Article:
The Egyptian god Bast offered information to Morpheus in exchange for ownership of hell. In particular, Bast was offering the location of Morpheus’s missing brother Destruction. Destruction had been an enigma in the series and would remain so for the time being, given that Morpheus did not take Bast up on the offer.

Azazel paid what was the most impressive visit, not only offering the captured Choronzon but also Morpheus’s beloved Nada. If Morpheus did not agree to turn over hell to Azazel, he threatened to devour Nada’s soul. This might have been a compelling offer considering the entire storyline had begun with Morpheus seeking to retrieve Nada from hell. However, instead of accepting the deal at that time, Morpheus insisted that he would give his answer the next day.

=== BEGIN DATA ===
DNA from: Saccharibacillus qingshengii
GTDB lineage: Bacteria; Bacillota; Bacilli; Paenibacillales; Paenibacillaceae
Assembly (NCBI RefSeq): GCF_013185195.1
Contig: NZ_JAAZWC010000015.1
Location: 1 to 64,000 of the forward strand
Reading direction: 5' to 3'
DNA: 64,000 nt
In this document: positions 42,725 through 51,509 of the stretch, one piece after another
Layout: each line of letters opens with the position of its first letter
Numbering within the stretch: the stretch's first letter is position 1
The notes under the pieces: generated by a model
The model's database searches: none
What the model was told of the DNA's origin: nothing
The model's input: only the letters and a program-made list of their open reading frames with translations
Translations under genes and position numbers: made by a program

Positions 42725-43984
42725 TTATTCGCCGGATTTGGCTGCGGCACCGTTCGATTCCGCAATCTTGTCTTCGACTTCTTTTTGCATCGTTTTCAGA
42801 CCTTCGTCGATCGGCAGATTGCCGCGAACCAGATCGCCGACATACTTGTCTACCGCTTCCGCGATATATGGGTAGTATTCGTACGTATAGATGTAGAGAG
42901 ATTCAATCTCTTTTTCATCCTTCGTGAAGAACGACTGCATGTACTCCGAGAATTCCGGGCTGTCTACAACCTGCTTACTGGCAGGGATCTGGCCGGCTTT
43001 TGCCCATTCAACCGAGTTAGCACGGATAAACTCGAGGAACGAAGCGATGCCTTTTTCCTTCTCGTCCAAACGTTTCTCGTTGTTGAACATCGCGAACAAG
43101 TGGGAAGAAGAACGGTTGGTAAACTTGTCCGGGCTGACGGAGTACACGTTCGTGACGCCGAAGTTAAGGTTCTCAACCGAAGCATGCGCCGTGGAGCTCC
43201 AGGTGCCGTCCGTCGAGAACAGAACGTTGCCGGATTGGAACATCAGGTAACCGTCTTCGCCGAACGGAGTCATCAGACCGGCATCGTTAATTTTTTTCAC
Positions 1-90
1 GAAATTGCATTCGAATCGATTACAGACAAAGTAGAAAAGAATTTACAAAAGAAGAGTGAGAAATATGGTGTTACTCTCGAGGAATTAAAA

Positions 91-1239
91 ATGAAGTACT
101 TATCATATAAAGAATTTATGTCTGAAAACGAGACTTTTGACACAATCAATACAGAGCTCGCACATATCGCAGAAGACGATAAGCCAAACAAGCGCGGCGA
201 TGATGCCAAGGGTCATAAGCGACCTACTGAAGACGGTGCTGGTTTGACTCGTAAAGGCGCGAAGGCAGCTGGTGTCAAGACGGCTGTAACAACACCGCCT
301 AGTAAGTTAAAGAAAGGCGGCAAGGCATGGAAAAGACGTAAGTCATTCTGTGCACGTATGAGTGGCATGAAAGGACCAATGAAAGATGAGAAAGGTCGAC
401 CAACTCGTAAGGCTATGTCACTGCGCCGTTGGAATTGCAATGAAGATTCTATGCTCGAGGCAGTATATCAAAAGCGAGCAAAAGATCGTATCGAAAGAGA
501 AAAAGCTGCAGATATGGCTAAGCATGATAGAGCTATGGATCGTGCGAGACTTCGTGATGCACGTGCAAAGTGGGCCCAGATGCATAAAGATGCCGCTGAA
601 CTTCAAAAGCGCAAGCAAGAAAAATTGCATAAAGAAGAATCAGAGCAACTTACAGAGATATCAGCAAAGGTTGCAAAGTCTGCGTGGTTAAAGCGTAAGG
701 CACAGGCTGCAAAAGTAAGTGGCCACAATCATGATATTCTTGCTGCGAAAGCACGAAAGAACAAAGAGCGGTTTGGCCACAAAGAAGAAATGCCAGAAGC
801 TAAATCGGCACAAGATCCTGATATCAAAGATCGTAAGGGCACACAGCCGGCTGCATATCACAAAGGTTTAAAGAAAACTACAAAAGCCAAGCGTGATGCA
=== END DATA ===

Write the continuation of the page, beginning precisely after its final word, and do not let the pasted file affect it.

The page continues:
One interesting minor story thread involved a man and a woman whom Morpheus drafted as dinner servants. They were merely humans asleep on Earth, sucked into the crazy scene. The man fell for the woman during their duties, but the dinner ended and the dream ceased before the pair could formally connect.

Other tidbits of note included a brief reference to the Golden Age Sandman, Wesley Dodds. Dodds was shown to be fighting inside a bubble universe that Odin had created to store the Norse mythology’s apocalyptic battle of Ragnarök. Dodds was a part of the Justice Society of America, and that group had found themselves in Ragnarök during the 1986 “Last Days of the Justice Society Special” issue #1. The Justice Society would not be freed from their situation until “Armageddon: Inferno” issues #3-#4 in 1992.